How to Hire a Quality Keynote Speaker

Original Blog:
Written By: Sarah Hovis

If we’re honest, a huge selling point when figuring out whether or not to attend a conference depends on who the keynote speaker will be. As a planner, when hiring your keynote speaker, what you can afford will factor in to your decision. That being said, you should also:

Look at the role the speaker will have in your conference (e.g., motivational/inspirational or trend expert).
Think about why you’re hiring a keynote speaker and the results you’d like to achieve (e.g., educate, promote awareness, or inform/entertain). contributor Micah Solomna asked Dr. Nick Morgan, one of America’s top communication theorists and coaches for his advice on how to hire a quality keynote speaker.

Mistakes to Avoid
Scheduling keynotes during a meal—or right after one. The meal and the speaker should never be in competition for the attendee’s attention.

Asking to see the keynote’s presentation ahead of time and then distributing it to your attendees. Keep an element of surprise!

Best Practices to Keep in Mind
Add a dynamic emcee or host (Note: this person is not your keynote speaker) to interact with the audience throughout the day, create opportunities for interaction, and ensure that things don’t fall between the cracks.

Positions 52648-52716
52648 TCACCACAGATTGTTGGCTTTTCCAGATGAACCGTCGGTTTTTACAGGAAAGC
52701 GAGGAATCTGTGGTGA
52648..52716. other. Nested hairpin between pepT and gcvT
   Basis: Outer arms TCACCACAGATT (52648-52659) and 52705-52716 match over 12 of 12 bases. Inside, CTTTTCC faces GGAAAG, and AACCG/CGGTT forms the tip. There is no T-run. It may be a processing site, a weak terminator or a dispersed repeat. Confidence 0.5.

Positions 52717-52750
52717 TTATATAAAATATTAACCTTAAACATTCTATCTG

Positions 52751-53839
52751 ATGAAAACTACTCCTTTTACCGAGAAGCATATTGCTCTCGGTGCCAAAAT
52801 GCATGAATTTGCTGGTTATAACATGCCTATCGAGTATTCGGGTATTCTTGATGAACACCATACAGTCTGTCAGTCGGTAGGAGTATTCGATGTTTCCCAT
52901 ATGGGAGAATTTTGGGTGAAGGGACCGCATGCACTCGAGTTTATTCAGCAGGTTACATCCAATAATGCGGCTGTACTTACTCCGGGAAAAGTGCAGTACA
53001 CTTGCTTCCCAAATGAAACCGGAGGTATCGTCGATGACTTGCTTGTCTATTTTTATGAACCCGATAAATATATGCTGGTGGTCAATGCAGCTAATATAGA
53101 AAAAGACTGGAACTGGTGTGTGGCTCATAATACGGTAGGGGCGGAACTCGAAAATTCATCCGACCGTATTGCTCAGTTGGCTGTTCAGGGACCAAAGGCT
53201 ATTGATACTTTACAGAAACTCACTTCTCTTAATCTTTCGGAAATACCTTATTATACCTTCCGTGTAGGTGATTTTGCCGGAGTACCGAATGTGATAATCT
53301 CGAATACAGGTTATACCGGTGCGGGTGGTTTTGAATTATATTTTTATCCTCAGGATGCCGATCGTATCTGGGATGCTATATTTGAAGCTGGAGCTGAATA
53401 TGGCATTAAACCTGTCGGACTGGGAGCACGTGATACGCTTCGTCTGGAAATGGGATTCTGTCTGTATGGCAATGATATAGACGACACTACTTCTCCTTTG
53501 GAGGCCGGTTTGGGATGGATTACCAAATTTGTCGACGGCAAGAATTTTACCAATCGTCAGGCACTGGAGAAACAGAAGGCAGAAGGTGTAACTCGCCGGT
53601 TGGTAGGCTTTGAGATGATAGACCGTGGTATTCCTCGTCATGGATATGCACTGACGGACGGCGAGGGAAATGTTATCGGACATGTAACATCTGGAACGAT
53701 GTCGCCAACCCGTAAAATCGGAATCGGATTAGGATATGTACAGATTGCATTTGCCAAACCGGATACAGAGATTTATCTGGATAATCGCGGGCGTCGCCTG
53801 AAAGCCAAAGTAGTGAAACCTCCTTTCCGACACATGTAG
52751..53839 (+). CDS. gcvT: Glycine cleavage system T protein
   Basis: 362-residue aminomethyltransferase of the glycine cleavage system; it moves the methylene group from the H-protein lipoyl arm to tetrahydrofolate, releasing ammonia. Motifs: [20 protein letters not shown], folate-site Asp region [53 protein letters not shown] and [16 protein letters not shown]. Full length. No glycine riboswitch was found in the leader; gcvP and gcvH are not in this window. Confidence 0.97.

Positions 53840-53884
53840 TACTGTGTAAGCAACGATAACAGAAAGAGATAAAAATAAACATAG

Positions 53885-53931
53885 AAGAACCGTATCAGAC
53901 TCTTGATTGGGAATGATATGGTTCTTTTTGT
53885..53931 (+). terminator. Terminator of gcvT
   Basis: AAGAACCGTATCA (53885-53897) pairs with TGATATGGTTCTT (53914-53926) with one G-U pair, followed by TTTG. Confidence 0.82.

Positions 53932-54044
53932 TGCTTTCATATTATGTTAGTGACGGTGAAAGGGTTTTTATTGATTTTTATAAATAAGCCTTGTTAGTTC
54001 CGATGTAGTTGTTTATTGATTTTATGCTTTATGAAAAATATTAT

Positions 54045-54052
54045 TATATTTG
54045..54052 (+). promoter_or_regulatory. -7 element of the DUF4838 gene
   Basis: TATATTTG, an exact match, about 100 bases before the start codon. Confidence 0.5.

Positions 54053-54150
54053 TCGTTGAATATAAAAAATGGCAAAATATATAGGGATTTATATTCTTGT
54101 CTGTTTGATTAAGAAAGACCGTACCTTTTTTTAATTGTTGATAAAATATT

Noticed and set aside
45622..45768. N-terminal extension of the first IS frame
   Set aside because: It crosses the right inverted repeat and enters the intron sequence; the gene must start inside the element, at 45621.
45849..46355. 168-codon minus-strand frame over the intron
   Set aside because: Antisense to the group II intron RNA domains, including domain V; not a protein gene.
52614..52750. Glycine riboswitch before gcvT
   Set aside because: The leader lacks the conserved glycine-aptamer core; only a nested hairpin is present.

Build in some breaks. Think of how much more you can accomplish if you create networking opportunities outside of mealtime.  

Booking and Fees

Book your speakers at least six months out. That gives you a better chance of getting quality speakers you can adequately promote.

Fees will vary by speaker. For example: a published author could cost anywhere from $10,000 to $20,000 or more, while a New York Times bestselling author is $40,000 and up. And always remember that travel expenses are additional. One final piece of advice for planners: don’t try to nickel-and-dime the speakers. Think of what you’re spending on the venue, food and drinks, rooms, etc., and you’ll understand why trying to shave off a few dollars from the speaker’s fee is counterproductive.
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